WSSCC and its partner UN Women co-convened a side event during the sixty-second session of the Commission on the Status of Women in New York in March 2018.
The cross-cutting session, entitled Sanitation: the challenge of rural women and girls in West and Central Africa, highlighted the issue of unlocking multiple benefits for rural women and girls through policy and behaviour change in the WASH sector.
The Government of Senegal was a prominent partner in the session, and was represented by Madame Absa Wade Ngom, the Director of Equity and Gender Equality from the Ministry of Women, Family and Children. Ms Wade Ngom spoke passionately about the recent national progress linked to gender, hygiene and sanitation, stating:
“The multi-sectoral approach to addressing these issues in Senegal now includes government representatives from Environment, Gender, WASH and Education. Through research, capacity building and advocacy efforts, we are now seeing that issues which were once taboo, such as Menstruation, are now integrated into policies. The taboo is gone.”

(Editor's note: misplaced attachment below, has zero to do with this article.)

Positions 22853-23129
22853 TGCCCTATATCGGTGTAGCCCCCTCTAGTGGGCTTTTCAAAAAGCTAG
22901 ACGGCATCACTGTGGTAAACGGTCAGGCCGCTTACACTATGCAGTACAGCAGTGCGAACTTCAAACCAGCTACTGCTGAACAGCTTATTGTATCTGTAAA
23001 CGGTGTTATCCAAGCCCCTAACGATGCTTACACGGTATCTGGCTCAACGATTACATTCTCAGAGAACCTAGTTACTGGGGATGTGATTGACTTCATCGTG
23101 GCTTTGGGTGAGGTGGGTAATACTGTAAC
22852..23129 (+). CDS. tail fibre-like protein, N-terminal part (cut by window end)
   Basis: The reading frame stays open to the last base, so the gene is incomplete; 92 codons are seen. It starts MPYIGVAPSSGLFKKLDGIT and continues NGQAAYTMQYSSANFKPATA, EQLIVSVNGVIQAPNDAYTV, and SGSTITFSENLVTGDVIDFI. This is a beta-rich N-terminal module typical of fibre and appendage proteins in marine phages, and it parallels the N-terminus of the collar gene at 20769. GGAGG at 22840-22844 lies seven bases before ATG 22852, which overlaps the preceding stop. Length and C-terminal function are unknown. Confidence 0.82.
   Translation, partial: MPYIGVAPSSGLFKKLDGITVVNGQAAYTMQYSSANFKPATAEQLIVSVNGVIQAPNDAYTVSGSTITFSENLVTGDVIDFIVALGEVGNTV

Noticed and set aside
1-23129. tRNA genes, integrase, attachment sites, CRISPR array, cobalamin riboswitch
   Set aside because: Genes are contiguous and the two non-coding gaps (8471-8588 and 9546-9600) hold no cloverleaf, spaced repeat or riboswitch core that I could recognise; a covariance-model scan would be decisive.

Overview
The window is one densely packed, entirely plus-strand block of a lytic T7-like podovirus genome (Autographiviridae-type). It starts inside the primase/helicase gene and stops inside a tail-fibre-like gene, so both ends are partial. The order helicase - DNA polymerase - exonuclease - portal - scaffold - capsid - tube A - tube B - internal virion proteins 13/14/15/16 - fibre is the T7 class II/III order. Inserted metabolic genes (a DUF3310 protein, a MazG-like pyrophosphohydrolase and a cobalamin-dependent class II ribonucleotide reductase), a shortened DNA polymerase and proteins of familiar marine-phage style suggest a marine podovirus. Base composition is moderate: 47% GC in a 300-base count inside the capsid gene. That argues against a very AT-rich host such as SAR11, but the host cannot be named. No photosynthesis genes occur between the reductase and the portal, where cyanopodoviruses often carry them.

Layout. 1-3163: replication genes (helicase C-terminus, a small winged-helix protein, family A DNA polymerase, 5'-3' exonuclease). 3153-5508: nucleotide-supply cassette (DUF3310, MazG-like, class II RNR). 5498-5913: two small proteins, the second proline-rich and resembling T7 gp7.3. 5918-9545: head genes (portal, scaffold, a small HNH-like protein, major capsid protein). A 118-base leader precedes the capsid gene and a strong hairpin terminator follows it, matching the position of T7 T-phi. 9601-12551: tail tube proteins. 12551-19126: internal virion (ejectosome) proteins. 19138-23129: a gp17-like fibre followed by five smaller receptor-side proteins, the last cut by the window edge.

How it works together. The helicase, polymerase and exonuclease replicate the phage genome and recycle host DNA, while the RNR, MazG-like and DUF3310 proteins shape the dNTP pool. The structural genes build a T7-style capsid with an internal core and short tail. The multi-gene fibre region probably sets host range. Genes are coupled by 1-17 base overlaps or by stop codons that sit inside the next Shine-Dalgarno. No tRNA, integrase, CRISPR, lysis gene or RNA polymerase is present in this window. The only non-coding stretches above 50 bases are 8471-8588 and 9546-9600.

The importance of breaking taboos and fighting stigma through evidence-based approaches on Menstrual Hygiene Management and other topics is core to the work of the Joint Programme, which works directly with government in Senegal, Cameroon and Niger. Ms. Virginia Kamowa, Technical Expert on MHM from WSSCC, presented on behalf of the partnership and highlighted some of the prominent results, including these from Senegal:
Ms. Kamowa also highlighted results from the region, and included some of the initial recommendations from the third-party evaluation of the joint programme, which will be published shortly.
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Cross River State, South-South Nigeria, has held an annual carnival every year for the past 12 years. Tagged, ‘Africa’s Biggest Street Party’, it brings together an average of 3 million people into Calabar every December. The 2018 Carnival Calabar took a different turn as sanitation and hygiene were at the center stage amidst the fun and entertainment. […]